What Is the Penalty for Rape During Burglary In California ?
In People v. Ervin (1996) 50 Cal. App. 4th 259, the defendant was convicted of a violent rape during a burglary.
Pursuant to the same habitual sexual offender statute ( 667.61, subd. (b)), the court was compelled to sentence him to a term of 15 years to life and doubled the term under the two strikes scheme of the three strikes law. ( 667, subds. (b)-(i).)
The court sanctioned the use of both sentencing laws.
"The three strikes law and section 667.61 serve different objectives----the former punishes recidivism, the latter aggravated sex offenses----and there is simply no reason for suggesting that a recidivist criminal ought to be rewarded rather than penalized because his latest offense is sufficiently heinous to bring him within the provisions of section 667.61." (People v. Ervin, supra, 50 Cal. App. 4th at p. 264.)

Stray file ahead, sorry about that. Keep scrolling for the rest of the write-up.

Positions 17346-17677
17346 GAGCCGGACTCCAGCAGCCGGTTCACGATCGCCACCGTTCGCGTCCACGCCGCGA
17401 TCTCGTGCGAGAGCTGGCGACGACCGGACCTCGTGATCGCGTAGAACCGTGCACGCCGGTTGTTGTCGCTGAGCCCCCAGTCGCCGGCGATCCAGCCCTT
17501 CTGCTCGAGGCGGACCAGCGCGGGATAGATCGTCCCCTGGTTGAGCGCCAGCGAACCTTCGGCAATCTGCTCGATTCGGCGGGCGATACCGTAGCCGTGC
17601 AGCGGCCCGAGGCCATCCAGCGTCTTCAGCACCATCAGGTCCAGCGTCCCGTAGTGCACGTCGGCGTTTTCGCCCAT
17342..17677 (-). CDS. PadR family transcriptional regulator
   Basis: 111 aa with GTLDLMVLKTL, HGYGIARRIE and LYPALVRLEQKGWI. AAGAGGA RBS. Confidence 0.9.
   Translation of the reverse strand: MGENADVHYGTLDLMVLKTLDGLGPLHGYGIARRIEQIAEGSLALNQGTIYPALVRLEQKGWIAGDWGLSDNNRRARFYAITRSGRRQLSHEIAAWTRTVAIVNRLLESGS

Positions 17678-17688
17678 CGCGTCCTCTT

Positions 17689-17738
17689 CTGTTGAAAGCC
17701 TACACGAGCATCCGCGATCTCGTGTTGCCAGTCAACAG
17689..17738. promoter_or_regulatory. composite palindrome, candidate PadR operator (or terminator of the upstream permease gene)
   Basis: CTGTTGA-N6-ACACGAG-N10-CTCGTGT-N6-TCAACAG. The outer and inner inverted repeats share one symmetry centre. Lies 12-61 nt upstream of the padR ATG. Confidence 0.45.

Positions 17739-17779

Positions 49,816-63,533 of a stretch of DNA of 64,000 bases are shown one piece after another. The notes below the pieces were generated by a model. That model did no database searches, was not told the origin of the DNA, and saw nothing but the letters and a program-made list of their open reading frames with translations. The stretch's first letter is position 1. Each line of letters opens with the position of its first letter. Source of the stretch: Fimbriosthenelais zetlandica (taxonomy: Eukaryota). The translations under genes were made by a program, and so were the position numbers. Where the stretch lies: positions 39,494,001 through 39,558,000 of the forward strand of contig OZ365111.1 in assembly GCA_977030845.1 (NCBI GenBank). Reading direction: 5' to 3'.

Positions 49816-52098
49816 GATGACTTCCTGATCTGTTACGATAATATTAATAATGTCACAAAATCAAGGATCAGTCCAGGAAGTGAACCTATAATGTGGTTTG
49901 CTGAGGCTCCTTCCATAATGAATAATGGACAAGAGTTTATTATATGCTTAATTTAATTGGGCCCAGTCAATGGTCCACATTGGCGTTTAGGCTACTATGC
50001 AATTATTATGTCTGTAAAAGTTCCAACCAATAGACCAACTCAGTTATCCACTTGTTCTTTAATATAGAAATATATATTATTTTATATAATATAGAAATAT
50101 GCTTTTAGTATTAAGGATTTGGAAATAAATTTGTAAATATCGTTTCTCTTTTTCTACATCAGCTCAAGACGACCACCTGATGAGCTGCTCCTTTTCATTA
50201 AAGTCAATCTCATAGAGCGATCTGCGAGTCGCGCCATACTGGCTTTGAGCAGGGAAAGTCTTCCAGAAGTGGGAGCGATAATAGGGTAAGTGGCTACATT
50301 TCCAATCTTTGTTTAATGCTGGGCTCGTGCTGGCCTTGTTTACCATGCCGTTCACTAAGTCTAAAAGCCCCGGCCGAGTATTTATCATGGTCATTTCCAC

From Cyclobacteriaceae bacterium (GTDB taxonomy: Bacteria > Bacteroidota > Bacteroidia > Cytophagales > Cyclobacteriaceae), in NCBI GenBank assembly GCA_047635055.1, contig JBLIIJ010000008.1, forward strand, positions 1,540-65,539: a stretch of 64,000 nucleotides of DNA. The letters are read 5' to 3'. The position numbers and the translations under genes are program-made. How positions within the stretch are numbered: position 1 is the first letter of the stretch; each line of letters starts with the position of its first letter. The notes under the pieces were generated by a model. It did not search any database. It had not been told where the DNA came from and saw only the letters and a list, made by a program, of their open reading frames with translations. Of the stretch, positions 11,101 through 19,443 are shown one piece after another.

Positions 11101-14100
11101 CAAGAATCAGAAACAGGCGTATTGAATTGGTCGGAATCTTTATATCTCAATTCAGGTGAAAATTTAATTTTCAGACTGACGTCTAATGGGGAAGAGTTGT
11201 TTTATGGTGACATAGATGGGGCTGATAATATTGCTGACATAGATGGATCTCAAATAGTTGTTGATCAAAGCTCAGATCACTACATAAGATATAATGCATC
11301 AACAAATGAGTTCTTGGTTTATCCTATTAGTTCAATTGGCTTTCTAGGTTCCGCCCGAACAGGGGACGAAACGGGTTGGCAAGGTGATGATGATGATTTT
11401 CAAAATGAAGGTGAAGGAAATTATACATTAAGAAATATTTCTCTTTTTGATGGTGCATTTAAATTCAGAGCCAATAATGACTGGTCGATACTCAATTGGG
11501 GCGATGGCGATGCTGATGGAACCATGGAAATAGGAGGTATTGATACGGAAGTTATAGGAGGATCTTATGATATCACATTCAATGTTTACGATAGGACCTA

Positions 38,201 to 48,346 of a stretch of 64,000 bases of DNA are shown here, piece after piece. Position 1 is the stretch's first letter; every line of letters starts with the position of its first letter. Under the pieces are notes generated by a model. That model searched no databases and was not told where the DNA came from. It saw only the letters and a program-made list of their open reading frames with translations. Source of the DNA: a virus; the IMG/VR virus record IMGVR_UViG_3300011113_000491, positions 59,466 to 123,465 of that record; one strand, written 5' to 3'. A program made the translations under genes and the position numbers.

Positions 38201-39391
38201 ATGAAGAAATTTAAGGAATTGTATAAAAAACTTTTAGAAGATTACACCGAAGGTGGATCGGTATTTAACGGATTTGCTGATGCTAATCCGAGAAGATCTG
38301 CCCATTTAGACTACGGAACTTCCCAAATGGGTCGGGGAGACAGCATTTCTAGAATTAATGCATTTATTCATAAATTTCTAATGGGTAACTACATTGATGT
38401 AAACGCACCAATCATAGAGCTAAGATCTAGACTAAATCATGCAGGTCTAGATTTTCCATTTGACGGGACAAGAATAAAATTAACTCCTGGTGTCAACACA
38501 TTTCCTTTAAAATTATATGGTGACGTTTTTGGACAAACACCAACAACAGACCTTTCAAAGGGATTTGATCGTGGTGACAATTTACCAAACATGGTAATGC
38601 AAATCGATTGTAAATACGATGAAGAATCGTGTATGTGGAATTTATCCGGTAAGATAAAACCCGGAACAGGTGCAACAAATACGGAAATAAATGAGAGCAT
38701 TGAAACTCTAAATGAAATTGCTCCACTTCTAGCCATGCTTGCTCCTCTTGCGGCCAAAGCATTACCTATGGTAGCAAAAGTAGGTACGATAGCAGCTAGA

The three strikes law applies to defendants with a prior felony conviction "in addition to any other enhancement or punishment provisions which may apply . . . ." (Pen. Code, 667, subd. (e), italics added.)
The habitual sexual offender statute enumerates several statutory provisions pursuant to which a court may sentence a defendant "in lieu" of the section 667.61 sentencing provisions.
However, the three strikes law is not among these "in lieu of" provisions. (Pen. Code, 667.71, subd. (c).)
As explained in Ervin, "There is no apparent reason in law or logic to believe the Legislature intended either law to operate exclusively of the other. . . . Where, as here, two statutes are not inconsistent, both will be given effect." (People v. Ervin, supra, 50 Cal. App. 4th at p. 264.)